For more than 12 years, Metro Sports has given amateur and competitive players alike the chance to quench their thirst for the game with other co-ed teammates. Presided over by expert officials, teams play near the National Mall every spring, summer, and fall, making sure to avoid waking the kraken that lives in the reflecting pool.
While softball is an available adult co-ed league, Metro Sports offers more sports as well. Refereed soccer leagues face off during battles of thrilling breakaways and impassioned goaltending year-round, moving to an indoor turf field every winter. Volleyball seasons likewise divide between indoor and outdoor courts. Each metro-accessible game takes place at various locations in northwest D.C..
S.J. Koch Duffy's electric boats are eco-conscious, as they don't burn any fuel. Emitting zero emissions, the 22- and 18-foot rental boats provide breathtaking views upon departure from any of the company's two regional watery locales. Based on the harbor of choice, renters can take the canopied vessels floating by Annapolis's US Naval Academy, along the waterfront restaurants of Baltimore's Inner Harbor. On board, a built-in stereo system emits an energetic score to each renter's adventure. Duffy's website claims the boats are as easy to drive as a golf cart, but also offers training for new drivers. Self-propelled adventures are also popular, as the company also rents paddleboats and kayaks.
In 1949, William E. Miller—known as W.E. to his friends—opened Rosecroft Raceway, transforming a 120-acre farm into a showcase for the exciting standardbred racing that had begun to take the nation by storm. After briefly closing in 2008, the track soon reopened, hoping to reclaim W.E.’s legacy with fast-paced action seven nights a week. Every day, simulcasts convey harness- and quarter-horse races from across the country as visitors place bets on which steeds will attempt to chew their jockeys’ hats. On Tuesdays and Saturdays, hooves pound the dirt during live contests as chefs prepare everything from mozzarella sticks to succulent spare ribs in the Terrace Dining Room.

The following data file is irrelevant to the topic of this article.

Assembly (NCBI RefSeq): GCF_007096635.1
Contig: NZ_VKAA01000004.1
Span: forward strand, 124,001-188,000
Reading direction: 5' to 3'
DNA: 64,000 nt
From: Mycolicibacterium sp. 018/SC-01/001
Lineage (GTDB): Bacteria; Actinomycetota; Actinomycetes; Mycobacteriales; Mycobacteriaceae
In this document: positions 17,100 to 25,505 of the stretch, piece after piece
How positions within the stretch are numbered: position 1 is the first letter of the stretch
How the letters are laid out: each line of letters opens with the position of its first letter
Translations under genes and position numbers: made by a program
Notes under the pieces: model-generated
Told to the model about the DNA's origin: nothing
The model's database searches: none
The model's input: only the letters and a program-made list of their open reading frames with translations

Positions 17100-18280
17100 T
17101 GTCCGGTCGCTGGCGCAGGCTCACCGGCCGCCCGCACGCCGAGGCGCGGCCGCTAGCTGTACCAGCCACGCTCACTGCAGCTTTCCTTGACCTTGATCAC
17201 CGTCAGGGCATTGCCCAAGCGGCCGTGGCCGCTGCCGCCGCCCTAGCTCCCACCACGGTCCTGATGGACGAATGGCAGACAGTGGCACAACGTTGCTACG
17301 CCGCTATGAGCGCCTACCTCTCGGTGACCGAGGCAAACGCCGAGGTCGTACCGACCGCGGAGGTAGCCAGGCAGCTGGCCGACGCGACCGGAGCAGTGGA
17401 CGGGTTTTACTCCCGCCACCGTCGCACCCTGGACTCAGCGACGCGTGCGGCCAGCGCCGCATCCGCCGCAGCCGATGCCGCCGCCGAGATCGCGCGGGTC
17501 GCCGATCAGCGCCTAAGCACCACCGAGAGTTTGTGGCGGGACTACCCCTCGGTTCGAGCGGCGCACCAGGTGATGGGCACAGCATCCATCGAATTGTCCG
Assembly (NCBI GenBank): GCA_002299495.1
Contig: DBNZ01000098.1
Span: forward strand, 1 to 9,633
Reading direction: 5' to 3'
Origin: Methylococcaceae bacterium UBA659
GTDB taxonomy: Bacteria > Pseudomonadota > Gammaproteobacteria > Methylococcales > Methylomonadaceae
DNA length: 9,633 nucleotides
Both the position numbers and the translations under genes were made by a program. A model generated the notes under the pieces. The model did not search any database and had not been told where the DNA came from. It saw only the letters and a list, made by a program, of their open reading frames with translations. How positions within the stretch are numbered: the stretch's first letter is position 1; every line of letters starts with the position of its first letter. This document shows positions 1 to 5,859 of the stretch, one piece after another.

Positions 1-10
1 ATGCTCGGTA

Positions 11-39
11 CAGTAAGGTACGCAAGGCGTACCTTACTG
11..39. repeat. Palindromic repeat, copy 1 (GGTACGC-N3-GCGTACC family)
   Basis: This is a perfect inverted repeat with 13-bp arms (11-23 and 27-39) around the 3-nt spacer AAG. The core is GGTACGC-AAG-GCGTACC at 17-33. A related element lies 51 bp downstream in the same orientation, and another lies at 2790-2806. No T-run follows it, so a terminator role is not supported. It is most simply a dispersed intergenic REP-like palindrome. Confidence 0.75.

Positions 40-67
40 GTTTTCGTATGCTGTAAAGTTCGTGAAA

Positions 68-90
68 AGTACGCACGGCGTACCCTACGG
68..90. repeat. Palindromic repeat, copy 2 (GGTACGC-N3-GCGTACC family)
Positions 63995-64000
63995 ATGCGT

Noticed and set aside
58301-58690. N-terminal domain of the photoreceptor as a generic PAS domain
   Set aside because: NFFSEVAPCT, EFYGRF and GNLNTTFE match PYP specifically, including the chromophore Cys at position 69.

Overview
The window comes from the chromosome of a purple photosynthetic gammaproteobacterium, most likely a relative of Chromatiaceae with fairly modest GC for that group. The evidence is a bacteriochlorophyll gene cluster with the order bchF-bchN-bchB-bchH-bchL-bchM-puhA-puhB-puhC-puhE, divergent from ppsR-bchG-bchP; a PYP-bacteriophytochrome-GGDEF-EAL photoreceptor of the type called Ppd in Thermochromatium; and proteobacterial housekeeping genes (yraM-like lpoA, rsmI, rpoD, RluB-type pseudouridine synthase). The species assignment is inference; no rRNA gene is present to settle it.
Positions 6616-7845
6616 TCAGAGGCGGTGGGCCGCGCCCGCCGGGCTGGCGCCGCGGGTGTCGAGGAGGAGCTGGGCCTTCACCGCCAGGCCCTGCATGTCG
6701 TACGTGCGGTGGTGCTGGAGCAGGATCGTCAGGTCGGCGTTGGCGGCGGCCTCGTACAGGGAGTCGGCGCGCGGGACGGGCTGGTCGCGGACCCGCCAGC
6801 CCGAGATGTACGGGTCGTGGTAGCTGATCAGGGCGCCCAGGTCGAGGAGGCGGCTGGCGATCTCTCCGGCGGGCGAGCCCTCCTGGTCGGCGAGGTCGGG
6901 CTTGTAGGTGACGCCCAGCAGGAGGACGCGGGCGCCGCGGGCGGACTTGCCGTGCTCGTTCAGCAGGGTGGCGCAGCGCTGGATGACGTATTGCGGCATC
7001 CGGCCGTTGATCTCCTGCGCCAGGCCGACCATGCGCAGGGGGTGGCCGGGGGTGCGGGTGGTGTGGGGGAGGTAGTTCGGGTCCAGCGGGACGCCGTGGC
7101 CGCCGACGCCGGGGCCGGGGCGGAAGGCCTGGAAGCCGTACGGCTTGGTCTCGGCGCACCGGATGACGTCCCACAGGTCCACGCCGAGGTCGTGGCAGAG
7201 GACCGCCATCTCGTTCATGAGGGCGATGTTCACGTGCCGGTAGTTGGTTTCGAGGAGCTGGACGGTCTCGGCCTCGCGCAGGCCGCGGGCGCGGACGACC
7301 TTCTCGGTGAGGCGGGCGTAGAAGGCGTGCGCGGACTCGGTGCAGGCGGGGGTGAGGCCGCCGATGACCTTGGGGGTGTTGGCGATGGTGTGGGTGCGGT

As the Potomac River flows in the distance, George Mason’s historical Georgian mansion overlooks sprawling fields, hiking trails, and a 250-year-old boxwood allée. A senior statesman, Mason laid the foundation for this site in 1755, building his new family home just yards away from the site of his grandfather’s house. Though the original 18th-century carriage roads, tree banks, and wide vistas have since disappeared, experts have reconstructed much of the property’s original splendor through archaeological digs; the written memoirs of George’s son, John; and the testimonials of kidnapped time travelers.
Today, trained guides lead guests on tours of the mansion, which features more than 50 pieces of art and furnishings detailing the life of the politician, his wife Ann, and their family. As guests learn about Mason’s role as the author of the Virginia Declaration of Rights and as an advocate of freedom of the press and religious tolerance, they walk through opulent halls and rooms designed in French modern, neoclassical, and Chinese styles. In addition to tours, the house and grounds host seasonal events such as an old-fashioned candlelit Christmas celebration, a spring kite festival, and an autumn séance to summon the Great Pumpkin.
The Metropolitan School of the Arts - formerly the Metropolitan Fine Arts Center - was founded more than 14 years ago. This multidisciplinary performing-arts organization takes a holistic approach to teaching and encouraging performance-arts skills, creating performance opportunities in dance, music, and theater for a diverse population of students of all ages and abilities. Its students have gone to perform on Broadway, at The Juilliard School, and in highly esteemed companies, such as the Mark Morris Dance Company, The Washington Ballet, and Ford's Theater and Signature Theater. Youth programs include year-round programs in dance, theater, music, music-theater, and acting, as well as a performing-arts program in the summer, all for children as young as 2. Adult classes range from basic to advanced, including ballet, jazz, and tap lessons, plus yoga and ballet-barre fitness workouts.
When Lazy Susan Dinner Theatre's doors open for each evening's performance, guests are greeted and escorted to their tables where they can order cocktails. Then, with thirsts parched and pocket watches swinging, they move onward to a hot buffet of made-from-scratch Pennsylvania Dutch dishes, including breads, roast beef, chicken, fish, and housemade desserts. But sweets aren't the only treat here. After dessert, the curtain opens to family-friendly Broadway-style shows that incite laughter, explore American history, or challenge theatergoers to discern which actors are real ghosts. And to tie the dinner and show together even tighter, the performers are the same people pouring the coffee. DC Metro Theater Arts notes that "the warm ambiance found at The Lazy Susan is indeed half of the fun of going."